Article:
In a preferred embodiment, said at least one passive optical network is constituted by separate first and second simplex passive optical networks, each having an n-way split, the first simplex passive optical network connecting the head end transmitter unit to the receivers of the customer optical network units, and the second simplex passive optical network connecting the head end receiver unit to the transmitter units of the customer optical network units. Alternatively, said at least one passive optical network may be constituted by a duplex passive optical network having an n-way split. In this case, the head end transmitter unit and the head end receiver unit are connected to the duplex passive optical network via a wave division multiplexer, and the receiver and transmitter unit of each customer are connected to the duplex passive optical network via a respective wave division multiplexer.
Preferably, the system further comprises a video server for supplying video film signal information to the sub-carriers carrying broadband service signals. Conveniently, a respective receiver/tuner unit is associated with the receiver of each of the customer optical network units, the receiver/tuner units being arranged to convert received video film signal information into a form suitable for reception by a television apparatus.
Advantageously, the interactive signals are digitally phase modulated onto said one sub-carrier. Preferably, the broadband service signals are frequency modulated onto said remaining sub-carriers. Alternatively, the broadband service signals are digitally phase modulated onto said remaining sub-carriers. In either case, QPSK may be used for digitally phase modulating signals onto said sub-carrier(s).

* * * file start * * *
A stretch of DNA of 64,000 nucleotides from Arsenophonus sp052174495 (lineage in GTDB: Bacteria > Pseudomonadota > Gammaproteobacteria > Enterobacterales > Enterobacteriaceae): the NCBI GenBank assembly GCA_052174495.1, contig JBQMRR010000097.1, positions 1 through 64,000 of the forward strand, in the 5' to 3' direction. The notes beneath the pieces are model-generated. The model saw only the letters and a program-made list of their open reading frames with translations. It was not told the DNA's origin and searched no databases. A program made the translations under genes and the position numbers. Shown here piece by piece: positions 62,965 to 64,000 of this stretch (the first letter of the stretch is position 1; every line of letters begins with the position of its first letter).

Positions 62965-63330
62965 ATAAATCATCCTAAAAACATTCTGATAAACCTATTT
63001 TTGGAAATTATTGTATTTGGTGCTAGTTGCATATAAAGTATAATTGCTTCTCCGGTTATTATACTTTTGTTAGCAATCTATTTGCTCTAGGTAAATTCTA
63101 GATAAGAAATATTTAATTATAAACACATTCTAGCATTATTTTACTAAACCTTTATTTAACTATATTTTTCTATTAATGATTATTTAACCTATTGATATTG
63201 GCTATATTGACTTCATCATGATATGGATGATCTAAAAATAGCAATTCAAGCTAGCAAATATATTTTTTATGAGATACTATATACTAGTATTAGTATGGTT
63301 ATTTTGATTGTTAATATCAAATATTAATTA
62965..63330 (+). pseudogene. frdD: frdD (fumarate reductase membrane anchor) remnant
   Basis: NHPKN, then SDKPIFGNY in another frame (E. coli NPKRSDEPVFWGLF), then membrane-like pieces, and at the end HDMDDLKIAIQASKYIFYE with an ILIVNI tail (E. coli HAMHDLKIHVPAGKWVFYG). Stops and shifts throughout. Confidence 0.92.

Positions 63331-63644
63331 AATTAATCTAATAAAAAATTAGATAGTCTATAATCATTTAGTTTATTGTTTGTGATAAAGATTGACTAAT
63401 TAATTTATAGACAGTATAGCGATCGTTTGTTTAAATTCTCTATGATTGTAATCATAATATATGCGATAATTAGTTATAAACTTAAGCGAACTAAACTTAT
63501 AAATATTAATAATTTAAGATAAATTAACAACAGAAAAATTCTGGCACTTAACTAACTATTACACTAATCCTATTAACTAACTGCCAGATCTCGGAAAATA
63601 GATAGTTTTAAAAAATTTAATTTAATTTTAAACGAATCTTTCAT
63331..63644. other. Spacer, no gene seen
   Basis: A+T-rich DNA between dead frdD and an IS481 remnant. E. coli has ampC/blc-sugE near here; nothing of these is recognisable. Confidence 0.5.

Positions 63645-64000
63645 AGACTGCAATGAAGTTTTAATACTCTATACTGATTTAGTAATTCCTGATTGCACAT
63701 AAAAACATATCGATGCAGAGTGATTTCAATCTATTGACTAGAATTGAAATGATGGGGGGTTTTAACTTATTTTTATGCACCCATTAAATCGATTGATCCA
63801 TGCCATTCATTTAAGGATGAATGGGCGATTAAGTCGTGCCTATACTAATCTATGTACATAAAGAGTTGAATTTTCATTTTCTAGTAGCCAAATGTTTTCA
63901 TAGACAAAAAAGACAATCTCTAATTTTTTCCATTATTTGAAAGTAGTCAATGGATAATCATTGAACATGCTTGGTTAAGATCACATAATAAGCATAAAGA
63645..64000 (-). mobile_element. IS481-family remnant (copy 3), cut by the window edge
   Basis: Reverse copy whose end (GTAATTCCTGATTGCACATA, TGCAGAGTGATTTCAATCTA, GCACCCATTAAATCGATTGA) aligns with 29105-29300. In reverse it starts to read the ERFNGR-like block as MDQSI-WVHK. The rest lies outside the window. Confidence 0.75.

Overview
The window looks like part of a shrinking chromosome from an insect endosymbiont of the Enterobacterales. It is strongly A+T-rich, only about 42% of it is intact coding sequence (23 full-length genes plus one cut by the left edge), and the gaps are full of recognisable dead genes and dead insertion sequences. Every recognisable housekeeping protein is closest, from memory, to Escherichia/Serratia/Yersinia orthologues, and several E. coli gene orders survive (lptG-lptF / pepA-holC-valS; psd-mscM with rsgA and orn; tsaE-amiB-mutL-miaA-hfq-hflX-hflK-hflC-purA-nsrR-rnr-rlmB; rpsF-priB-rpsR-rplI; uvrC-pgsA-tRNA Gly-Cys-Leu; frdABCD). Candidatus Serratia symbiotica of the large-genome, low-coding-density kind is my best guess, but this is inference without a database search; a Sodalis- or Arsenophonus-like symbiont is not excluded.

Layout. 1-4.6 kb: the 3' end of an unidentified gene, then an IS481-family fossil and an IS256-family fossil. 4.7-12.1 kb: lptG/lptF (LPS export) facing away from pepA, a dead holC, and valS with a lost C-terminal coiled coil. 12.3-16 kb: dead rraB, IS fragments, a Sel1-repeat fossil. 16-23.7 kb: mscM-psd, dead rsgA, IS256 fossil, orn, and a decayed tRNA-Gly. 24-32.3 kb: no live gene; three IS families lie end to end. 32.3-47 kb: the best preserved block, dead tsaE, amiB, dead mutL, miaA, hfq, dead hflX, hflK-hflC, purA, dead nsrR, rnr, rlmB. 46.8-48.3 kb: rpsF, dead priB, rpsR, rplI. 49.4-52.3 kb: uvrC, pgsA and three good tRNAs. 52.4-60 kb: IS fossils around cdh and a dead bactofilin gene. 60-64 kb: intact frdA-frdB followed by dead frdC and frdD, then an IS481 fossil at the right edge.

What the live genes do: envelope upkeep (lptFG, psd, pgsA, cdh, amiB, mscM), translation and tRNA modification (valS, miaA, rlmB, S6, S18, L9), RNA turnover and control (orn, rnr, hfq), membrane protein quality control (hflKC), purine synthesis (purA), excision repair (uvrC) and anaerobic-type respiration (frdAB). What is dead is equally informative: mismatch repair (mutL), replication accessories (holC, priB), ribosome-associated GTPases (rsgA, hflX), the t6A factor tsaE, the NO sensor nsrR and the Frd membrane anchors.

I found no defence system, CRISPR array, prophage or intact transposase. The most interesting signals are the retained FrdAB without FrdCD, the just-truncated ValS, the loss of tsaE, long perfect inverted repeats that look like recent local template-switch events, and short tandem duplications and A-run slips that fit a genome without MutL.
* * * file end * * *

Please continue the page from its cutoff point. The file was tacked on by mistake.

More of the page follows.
Two forms of optical fibre communications system, each of which is constructed in accordance with the invention, will now be described, by way of example, with reference to the accompanying drawings, in which:
FIG. 1 is a schematic representation of the first system; and
FIG. 2 is a schematic representation of the second system.
Referring to the drawings, FIG. 1 shows a TPON/BPON optical fibre communications system having a head end station including a BPON transmitter 1 and a TPON receiver 2. The transmitter 1 is connected to 256 customer premises (only one of which is shown) via a simplex PON indicated generally by the reference numeral 3. Similarly, the TPON receiver 2 is connected to the 256 customer premises by a simplex PON indicated generally by the reference numeral 4. The BPON transmitter 1 is basically a laser provided with control/monitoring circuitry. If necessary, an optical amplifier (such as a fibre amplifier) will be provided downstream of this laser. A suitable BPON transmitter is that described in the article "Broadband systems on passive optical networks" (British Telecom Technology Journal, vol 7, no. 2, pages 115-122, April 1989). The TPON receiver 2 is a standard TPON optical receiver, for example of the type described in the article "The provision of telephony over passive optical networks" (British Telecom Technology Journal, vol 7, no. 2, pages 100-114, April 1989).